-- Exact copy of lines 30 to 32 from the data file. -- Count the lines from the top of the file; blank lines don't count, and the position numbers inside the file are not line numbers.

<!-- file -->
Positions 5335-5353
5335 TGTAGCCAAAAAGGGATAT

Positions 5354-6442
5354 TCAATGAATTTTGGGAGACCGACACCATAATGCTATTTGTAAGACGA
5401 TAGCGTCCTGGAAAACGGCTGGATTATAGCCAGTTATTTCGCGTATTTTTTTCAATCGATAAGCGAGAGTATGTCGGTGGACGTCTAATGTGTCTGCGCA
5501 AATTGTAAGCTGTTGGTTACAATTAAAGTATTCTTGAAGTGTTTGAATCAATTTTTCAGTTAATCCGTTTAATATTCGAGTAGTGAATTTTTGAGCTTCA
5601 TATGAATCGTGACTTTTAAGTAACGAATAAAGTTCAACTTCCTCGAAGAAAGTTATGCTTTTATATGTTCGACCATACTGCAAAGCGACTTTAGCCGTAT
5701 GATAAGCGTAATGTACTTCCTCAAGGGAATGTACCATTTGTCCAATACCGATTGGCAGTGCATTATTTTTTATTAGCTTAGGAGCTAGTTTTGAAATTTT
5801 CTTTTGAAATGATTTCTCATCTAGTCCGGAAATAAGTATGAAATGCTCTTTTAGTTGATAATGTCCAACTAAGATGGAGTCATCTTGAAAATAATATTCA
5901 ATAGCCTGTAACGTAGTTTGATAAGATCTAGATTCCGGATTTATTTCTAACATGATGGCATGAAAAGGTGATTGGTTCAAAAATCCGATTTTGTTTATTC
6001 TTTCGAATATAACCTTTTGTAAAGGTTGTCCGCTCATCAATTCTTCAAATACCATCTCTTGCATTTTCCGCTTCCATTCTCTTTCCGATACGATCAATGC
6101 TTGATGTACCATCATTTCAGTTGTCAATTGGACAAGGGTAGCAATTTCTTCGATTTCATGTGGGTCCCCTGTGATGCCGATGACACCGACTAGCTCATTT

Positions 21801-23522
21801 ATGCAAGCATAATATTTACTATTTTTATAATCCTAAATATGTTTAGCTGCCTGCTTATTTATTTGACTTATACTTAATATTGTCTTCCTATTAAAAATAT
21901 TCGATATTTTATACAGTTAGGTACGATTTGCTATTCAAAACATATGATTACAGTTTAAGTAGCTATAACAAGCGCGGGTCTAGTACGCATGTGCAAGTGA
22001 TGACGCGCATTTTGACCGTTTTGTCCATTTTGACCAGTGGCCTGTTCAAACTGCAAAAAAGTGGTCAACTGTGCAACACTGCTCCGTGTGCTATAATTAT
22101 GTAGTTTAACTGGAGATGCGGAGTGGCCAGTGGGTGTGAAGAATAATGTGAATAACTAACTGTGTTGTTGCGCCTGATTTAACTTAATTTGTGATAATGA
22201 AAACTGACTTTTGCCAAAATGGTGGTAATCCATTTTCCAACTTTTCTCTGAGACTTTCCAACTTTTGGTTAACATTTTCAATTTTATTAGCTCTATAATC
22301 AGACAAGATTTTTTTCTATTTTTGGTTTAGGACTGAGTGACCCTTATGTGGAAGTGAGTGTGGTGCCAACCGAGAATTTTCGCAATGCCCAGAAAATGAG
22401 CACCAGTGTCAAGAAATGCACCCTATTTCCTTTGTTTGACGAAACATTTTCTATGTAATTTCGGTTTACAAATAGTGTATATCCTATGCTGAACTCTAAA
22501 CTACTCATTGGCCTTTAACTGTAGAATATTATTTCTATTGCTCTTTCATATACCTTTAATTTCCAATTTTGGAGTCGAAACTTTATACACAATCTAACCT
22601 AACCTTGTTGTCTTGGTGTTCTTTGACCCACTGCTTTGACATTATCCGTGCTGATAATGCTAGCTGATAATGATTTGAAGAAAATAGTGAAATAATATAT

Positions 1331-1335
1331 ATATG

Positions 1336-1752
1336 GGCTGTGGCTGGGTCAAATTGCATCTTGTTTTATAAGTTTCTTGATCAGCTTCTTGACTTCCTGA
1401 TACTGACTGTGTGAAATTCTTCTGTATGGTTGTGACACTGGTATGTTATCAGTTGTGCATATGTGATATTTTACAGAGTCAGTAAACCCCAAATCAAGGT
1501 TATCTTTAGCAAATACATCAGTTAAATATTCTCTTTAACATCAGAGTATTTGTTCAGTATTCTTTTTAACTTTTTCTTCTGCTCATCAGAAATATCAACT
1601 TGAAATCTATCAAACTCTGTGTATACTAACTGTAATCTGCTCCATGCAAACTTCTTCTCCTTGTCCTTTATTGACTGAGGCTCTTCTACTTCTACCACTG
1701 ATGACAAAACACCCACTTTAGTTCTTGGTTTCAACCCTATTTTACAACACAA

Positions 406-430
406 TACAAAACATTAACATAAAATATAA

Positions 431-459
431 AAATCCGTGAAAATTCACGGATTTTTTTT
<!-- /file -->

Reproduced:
1701 ATGACAAAACACCCACTTTAGTTCTTGGTTTCAACCCTATTTTACAACACAA

Positions 406-430
406 TACAAAACATTAACATAAAATATAA